so chana's been in camp for 2 days now (comments from all her fellow campers, practically universally: "wow, you're homeschooled? that's so awesome! (pause) do you have friends?"). i've actually missed doing chumash with her. which got me started on thinking about the parts i dread vs the parts i miss. why do i (sometimes) dread it and what do i miss about it?
i miss spending an hour+ with her, giving her my concentrated attention. i miss hearing about all the little things she's thinking about. i miss her perspective on a rashi that i think is pshat and she asks a penetrating question that makes me realize although rashi may superficially seem like pshat, it isn't quite. i miss watching her zip through translation and see how far she's come in her skills. i miss learning torah with my daughter.
i don't miss her frustration and her anger when she is having trouble translating it and i feel like she can do it and she yells at me that she CANT find the shoresh and then, oh, it's amad.
on the other hand, navigating these conflicts makes me a more patient person (i have seen tremendous progress in myself how i handle this with chana from all the practice i got with sarah ;) and it's great practice for both of us to engage in the art of de-escalating conflict. looking back, in addition to the usual pre-teen conflicts, i can point to chumash as a solid block of time that went on for months where we both got frustrated and had to learn to back off and regroup and re-attempt to communicate and both have things to work on and compromise and change behaviors and still have frustration and do it all over again.
(which does make me think about unschooling and the tantalizing promise that there won't be so much conflict around learning torah, and isn't torah supposed to be pleasant? or maybe skills are drudgery and this is the way it goes? **cue jessie whining about how she's not sure about unschooling benefits vs skilldrilling benefits**)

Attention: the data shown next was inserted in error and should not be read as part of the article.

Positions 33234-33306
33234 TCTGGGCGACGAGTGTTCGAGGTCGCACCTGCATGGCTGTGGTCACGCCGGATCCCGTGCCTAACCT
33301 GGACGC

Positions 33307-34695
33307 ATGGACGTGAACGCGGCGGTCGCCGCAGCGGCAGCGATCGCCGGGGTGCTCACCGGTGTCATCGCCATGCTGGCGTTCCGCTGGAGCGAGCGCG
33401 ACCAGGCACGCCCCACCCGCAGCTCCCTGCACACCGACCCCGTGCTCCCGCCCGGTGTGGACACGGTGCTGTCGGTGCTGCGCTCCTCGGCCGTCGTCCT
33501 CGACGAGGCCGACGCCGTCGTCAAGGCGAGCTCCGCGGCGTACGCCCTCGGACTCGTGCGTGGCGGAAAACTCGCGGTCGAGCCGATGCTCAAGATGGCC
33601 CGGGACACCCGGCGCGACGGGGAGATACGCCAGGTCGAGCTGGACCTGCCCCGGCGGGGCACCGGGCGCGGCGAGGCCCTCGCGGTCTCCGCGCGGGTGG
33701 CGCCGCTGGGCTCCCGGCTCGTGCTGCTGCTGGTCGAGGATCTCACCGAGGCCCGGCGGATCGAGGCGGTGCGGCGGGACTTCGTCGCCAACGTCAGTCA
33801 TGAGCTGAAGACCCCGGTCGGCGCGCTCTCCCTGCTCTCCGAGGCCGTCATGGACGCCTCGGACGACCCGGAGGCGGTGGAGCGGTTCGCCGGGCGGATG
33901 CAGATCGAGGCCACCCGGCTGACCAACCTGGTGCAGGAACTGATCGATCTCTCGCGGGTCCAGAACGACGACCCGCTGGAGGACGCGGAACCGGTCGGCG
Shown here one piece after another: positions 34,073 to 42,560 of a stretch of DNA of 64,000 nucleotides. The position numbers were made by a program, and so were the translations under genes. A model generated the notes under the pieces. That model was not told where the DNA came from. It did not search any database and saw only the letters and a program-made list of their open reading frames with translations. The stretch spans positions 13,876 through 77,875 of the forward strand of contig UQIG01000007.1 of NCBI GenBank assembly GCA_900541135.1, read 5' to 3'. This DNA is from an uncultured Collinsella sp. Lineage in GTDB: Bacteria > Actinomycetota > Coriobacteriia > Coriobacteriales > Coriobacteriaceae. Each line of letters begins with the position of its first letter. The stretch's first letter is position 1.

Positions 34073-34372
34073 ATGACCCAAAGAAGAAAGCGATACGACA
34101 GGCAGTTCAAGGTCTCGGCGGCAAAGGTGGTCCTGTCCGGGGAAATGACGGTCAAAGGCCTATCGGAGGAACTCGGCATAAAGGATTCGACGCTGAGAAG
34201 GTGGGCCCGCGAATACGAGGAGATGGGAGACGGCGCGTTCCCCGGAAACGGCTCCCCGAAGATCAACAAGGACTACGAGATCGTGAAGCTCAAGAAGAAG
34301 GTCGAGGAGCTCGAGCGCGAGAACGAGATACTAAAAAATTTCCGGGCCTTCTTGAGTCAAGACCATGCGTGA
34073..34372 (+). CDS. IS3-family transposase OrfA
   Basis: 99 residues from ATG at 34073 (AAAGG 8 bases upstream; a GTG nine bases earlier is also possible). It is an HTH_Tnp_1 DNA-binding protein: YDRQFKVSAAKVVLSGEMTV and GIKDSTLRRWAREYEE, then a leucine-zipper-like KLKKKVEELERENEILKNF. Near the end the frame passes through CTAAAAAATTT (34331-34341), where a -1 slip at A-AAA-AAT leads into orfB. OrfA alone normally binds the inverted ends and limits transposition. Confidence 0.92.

anyway, i'm going to try to do chumash in the car with chana on the way up to my parents today.
but about my navi project. as is frequent in homeschooling, i had an idea and it took on a fantasy life of its own about how we'd do navi every night and she'd love it. ok, stop laughing. true unschooling would be where she'd be interested and i would facilitate her learning. but there is also an element of unschooling where "v'dibarta bam b'shivtecha b'veisecha," torah is constantly on my mind and we talk about it. i then go back to the pesach seder and i hear many of my rebbeim echoing in my head: a pesach seder doesn't just happen without the parent thinking a great deal about where the child is at and what type of learning they'd find interesting. from the kids' perspective, interesting things are happening and then they ask questions and then learning naturally emerges. but from the parents' end, you need to think about what sort of things will trigger the questions and what approach you want to take to answer those questions.
so back to Summer of Navi. i'd like it to be that when chana remembers doing navi, it was Really Interesting. (hehe, jane austen capitalization for emphasis.)
ask a child if s/he wants to learn when it's past his or her bedtime.
chana babysat for us last night when we went out to dinner (yay summer date nights! i look forward to that all year). part of the charm of babysitting is that she can stay awake until we get home. so around 10:30, just when i was thinking of telling her to go to bed, i asked her if she wanted to do navi. i figured it was late and she wouldn't want to. but she said yes.
we chilled on the couch and did the story of ehud. i gave her the background of shoftim (the cycle of sinning, enemy, calling out to hashem, shofet) and she immediately said that many of us are not keeping torah now but we don't have an enemy. i said we are in galus and she countered by saying we have israel. (i did not bring up the midrash "revach tasimu ben eder l'eder" as she's only 11.)
anyway, she enjoyed it and next up is yericho.
i think in unschooling, one of the things that is nervewracking is that the classical way of doing things is very regular. you do it every day or every week or a few times a week. you drill and drill. you plug away, day in and day out, year after year.
and in unschooling, things happen more in bursts. or there is a lot of fallow time and productive waves. there is a sudden burst of interest and it's very exciting. then nothing for days or weeks. and then it's exciting again. everything you pursue is fueled by your interest. your motivation carries you into it and through it.
so perhaps i should not be surprised that navi is not happening regularly, and focus on it's enjoyability factor plus that there is genuine learning going on.